Third Round Compensation picks, Dunta Robinson, and you

I think the general feeling around here is that we're going to get a third round pick in the 2011 NFL draft as compensation for Dunta Robinson leaving. In a perfect world, that's what would happen (and the Titans would go 0-16 every year). However, due to some quirks of the compensatory formula, it appears to me that not only will we not get a third round pick, we may not get any compensatory pick at all.

First of all, let me link you to AdamJT13's blog. He has reverse engineered the formula and therefore has figured out most of the rules of the system. According to his research, if the Texans had not signed any free agents that qualified for the formula, we would receive a third round pick for Dunta. You see, any free agent the Texans sign that meet the salary and playing time qualifications count against them when it comes to compensatory selections. But without any other moves, we get a third rounder for Dunta.

Here is a summary of how it all works from Adam:

Each qualifying player has a value based on his contract, playing time and postseason honors, and that value corresponds to a round in the draft. In the compensatory equation, each qualifying player that a team signs cancels out a qualifying player that the team lost whose value is the highest in the same round. If there are no lost players remaining in that round, the signed player cancels out the lost player whose value is the next-highest. A signed player will cancel out a lost player whose value falls in a higher round only if there are no remaining lost players. After all of a team's qualifying signed players have canceled out a lost player, the team can receive a comp pick for each qualifying player who remains. For example, consider a team that loses one qualifying player whose value falls in the third round and another qualifying player whose value falls in the sixth round but signs a qualifying player whose value falls in the third round. That team would receive a sixth-round comp pick because the signed player would cancel out the loss of the higher-valued player. If the signed player’s value were equal to a fourth-round pick or lower, however, the team would receive a third-round comp pick, because the signed player would cancel out the loss of the lower-valued player.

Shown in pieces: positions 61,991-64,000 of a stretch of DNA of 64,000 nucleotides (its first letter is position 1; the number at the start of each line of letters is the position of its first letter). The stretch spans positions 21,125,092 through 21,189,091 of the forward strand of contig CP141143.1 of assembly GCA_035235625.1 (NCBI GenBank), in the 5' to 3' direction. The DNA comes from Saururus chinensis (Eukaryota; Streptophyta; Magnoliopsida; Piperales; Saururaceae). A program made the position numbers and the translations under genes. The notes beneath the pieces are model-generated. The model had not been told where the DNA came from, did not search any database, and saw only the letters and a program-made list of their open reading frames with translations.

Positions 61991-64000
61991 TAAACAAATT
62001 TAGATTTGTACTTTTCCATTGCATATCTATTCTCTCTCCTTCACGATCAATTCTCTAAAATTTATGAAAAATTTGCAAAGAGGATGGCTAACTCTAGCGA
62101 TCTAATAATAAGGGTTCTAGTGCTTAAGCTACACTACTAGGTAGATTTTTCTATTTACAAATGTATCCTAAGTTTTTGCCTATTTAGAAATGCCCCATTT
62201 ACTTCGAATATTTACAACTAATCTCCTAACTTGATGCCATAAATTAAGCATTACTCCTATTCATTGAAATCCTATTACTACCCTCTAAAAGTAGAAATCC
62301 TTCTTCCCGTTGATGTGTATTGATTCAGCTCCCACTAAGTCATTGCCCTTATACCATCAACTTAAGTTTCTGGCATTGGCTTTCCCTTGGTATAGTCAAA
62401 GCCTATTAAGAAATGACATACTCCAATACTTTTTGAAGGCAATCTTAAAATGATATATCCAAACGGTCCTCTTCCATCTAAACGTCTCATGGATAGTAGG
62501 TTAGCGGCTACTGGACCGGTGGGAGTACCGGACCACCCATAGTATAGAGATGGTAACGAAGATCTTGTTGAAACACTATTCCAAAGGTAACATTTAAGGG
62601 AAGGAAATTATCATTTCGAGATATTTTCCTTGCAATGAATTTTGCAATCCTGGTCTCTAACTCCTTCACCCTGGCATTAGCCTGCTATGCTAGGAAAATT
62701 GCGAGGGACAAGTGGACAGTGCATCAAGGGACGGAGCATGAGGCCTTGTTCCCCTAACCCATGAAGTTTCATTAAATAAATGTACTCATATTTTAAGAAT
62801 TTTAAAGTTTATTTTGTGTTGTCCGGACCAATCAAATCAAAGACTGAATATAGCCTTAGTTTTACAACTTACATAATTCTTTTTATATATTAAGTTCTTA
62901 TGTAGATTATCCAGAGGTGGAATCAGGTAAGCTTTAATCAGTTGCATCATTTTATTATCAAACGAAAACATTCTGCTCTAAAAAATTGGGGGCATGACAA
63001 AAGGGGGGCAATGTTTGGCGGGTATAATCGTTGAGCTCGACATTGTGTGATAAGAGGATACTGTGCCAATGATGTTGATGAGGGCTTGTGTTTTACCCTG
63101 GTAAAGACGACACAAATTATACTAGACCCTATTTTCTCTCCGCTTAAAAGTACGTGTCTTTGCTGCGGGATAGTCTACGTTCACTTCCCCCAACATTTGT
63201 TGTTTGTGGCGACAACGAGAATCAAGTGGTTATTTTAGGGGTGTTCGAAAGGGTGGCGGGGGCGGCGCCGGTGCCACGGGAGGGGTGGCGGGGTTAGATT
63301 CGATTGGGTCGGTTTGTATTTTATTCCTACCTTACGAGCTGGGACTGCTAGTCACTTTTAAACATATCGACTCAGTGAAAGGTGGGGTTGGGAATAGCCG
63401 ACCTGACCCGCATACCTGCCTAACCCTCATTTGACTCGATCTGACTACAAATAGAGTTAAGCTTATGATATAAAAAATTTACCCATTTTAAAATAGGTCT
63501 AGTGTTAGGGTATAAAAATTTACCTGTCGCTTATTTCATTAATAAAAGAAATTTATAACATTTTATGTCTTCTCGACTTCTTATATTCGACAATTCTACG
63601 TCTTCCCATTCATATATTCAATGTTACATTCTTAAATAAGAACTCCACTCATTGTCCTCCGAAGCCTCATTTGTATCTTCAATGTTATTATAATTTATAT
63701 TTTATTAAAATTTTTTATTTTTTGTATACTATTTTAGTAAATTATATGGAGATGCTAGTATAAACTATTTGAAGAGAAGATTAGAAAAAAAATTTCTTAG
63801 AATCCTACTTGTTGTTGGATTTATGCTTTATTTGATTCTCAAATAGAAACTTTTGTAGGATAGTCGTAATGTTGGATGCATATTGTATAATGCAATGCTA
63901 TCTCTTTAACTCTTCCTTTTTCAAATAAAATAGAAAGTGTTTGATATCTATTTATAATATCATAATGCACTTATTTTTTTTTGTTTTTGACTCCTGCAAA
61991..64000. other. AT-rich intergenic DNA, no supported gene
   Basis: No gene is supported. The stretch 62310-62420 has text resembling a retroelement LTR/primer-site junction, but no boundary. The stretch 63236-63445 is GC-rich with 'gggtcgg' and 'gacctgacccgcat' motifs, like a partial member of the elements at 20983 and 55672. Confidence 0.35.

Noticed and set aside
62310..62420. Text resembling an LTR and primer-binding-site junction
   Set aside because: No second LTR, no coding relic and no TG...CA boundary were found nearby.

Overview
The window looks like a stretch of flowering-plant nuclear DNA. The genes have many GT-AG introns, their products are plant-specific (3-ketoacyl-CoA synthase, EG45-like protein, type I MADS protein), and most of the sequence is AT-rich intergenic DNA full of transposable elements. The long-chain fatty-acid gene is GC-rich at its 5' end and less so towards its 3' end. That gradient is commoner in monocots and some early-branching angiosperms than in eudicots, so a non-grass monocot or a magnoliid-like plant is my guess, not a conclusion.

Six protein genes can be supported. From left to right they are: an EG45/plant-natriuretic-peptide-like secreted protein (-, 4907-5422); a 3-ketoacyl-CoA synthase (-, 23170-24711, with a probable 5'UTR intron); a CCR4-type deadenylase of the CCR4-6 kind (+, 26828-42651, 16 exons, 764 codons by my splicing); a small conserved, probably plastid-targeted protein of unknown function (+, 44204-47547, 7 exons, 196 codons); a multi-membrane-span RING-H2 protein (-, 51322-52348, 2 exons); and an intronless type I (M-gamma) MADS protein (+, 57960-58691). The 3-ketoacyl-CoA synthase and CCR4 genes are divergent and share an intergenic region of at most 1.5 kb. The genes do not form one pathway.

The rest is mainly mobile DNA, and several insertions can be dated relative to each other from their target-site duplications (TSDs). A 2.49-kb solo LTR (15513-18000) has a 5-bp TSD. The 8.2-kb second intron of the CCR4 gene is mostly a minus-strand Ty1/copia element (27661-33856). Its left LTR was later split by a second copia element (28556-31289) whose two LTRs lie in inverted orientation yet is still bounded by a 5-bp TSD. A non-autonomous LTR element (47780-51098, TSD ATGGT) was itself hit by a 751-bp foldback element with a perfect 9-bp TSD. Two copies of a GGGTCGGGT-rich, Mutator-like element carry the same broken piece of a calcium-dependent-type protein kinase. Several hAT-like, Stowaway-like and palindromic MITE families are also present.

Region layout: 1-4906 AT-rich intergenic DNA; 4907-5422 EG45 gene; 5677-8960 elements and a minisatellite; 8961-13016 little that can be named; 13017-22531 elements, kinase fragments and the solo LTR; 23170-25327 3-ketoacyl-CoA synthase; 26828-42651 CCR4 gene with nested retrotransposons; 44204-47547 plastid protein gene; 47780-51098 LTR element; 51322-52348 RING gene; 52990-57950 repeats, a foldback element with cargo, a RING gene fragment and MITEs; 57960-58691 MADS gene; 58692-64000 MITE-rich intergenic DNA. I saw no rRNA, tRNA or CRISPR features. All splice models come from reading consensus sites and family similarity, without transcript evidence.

So the signings of Wade Smith and Neil Rackers will work against us. Not only that, but its highly unlikely any of our other free agents will qualify. (Rex Grossman didn't get a contract that is anywhere close to large enough. Ryan Moats doesn't count because he was cut. Chester Pitts could theoretically count if he gets signed, and I'll expand on that later.) Basically, Wade Smith and/or Neil Rackers (who are sixth round compensatory picks at best based on their contracts) are going to cancel out Dunta's gigantic contract.

There is a small chance this doesn't happen. First of all, the players have to still be on the roster of the team after week 10 to count in the formula. So, say Neil Rackers loses the battle with Kris Brown for the kicking job and gets cut after camp. Wade Smith would still cancel out Dunta, but we would get a net value 7th round comp pick. But if Rackers gets cut and Chester Pitts signs with a team and he qualifies in the formula, then we could get the 3rd rounder. Not only that, he has to sign by July 27th to count in the formula at all, and considering he hasn't signed yet it seems unlikely he will suddenly sign in the next week (although he did work out for teams today, so at least he is healthy).

Barring a pretty unlikely turn of events, it looks like the Texans won't be getting that third rounder next year. It seems Dunta somehow threw another "FUCK YOU" at us on his way out the door.